This past January Nike launched their newest campaign #makeitcount with a photo exhibition by photographer Adam Hinton, and an inspiring video that featured athletes showing their dedication to sport.
Most recently, Nike charged filmmaker Casey Neistat with creating a video for the campaign that would embody “making it count”, which he did – sort of. Neistat took the budget Nike offered him, and spent it on a 10-day globetrotting adventure with his pal Max.
The video stars Neistat, and shows him running past the Eiffel Tower, the Colesium, the Pyramids, down a Thai beach, through London and other iconic locations. The music is upbeat, and inspirational quotes are interspersed among images of Neistat frolicking around the world. The video also manages to capture the humbling effect of travel, a phenomena Neistat apparently experiences during minute 2:14 when he muses over Arabic script: “The trouble is all of the street signs are written in squiggly lines…” #mindblownAmerican.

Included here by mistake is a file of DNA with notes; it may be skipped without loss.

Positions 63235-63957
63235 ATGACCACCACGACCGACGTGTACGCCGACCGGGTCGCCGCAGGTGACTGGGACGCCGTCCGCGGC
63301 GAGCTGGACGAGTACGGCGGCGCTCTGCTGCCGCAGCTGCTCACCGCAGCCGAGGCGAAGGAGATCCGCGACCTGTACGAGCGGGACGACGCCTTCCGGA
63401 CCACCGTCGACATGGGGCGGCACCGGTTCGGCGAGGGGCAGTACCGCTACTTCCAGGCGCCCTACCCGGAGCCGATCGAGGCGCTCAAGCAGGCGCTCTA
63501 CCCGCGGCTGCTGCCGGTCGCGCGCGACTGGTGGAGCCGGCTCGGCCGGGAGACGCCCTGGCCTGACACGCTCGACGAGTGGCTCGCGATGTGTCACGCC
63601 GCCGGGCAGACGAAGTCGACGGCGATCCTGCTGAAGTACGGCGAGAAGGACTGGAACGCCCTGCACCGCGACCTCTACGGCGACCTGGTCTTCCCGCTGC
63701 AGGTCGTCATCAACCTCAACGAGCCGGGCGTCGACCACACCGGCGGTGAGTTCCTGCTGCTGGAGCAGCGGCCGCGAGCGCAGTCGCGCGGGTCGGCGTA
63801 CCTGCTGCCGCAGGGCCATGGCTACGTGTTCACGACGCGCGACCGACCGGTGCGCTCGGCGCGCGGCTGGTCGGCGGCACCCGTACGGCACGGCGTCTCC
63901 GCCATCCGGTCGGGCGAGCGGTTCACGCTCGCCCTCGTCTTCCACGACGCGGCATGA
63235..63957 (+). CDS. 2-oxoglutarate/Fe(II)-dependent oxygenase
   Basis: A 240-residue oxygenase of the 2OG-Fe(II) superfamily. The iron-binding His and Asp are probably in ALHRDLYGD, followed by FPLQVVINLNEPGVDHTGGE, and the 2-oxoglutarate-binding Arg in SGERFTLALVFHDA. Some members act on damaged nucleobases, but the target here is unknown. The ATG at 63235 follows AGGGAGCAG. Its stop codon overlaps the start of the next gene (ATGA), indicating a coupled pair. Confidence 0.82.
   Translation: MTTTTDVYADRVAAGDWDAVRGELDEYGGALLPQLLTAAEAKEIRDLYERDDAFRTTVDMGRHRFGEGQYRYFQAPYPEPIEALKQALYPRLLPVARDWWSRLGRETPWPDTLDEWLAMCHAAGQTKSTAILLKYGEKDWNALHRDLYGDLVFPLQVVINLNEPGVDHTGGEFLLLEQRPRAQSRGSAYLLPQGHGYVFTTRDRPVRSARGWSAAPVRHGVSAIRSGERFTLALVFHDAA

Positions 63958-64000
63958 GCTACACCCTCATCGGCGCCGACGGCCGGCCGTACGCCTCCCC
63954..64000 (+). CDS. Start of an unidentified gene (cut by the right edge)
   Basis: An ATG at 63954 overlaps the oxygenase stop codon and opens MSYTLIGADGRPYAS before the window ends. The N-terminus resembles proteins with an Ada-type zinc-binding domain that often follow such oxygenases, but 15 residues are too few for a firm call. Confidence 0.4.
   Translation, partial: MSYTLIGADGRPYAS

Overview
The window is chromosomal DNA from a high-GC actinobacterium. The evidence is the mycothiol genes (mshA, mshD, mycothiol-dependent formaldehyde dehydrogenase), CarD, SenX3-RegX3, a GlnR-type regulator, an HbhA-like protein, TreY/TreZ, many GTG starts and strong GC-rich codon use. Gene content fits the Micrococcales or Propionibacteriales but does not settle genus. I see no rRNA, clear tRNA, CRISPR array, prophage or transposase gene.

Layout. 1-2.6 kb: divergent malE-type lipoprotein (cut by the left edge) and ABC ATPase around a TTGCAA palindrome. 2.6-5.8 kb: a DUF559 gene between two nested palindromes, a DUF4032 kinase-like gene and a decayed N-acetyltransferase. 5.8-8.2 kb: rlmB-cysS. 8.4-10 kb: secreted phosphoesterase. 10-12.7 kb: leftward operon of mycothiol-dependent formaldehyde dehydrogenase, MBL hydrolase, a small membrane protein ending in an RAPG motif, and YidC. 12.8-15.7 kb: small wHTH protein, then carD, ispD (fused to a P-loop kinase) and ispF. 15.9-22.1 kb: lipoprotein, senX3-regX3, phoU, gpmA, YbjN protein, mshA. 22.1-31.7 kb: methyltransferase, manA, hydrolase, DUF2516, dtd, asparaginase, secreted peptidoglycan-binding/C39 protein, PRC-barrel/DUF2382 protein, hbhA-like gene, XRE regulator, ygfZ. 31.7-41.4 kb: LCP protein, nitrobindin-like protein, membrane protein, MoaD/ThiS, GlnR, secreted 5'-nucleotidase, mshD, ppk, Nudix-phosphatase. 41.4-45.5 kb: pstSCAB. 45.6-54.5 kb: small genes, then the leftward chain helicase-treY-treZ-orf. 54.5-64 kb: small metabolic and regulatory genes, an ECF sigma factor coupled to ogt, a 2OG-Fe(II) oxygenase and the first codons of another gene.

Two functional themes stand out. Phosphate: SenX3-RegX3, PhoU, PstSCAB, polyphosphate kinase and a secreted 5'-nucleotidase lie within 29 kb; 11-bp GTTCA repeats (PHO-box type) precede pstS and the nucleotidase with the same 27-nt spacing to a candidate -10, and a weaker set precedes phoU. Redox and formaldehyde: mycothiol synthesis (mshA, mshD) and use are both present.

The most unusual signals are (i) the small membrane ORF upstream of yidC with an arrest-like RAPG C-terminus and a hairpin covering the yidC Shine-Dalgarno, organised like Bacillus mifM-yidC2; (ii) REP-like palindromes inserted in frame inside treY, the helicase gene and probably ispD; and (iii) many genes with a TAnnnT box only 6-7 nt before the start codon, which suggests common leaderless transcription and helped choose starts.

However, the real trouble with the video is unless you subscribe to Neistat’s personal vision of “making it count” the video really does not uphold the Nike brand at all. Nike is committed to athletes, and helping them be the best they can be – not to funding Casey and Max’s super awesome vacation.
The reaction on YouTube has been mixed with viewers applauding the video for its inspirational message, and others shaming Nike for glorifying “over-privileged douchebags”.
All in all, the public shouldn’t punish Nike for giving all that money to a wayward filmmaker. Surely Nike marketing executives have already smacked their heads enough after watching the video and thinking, “Well, we could have done that!”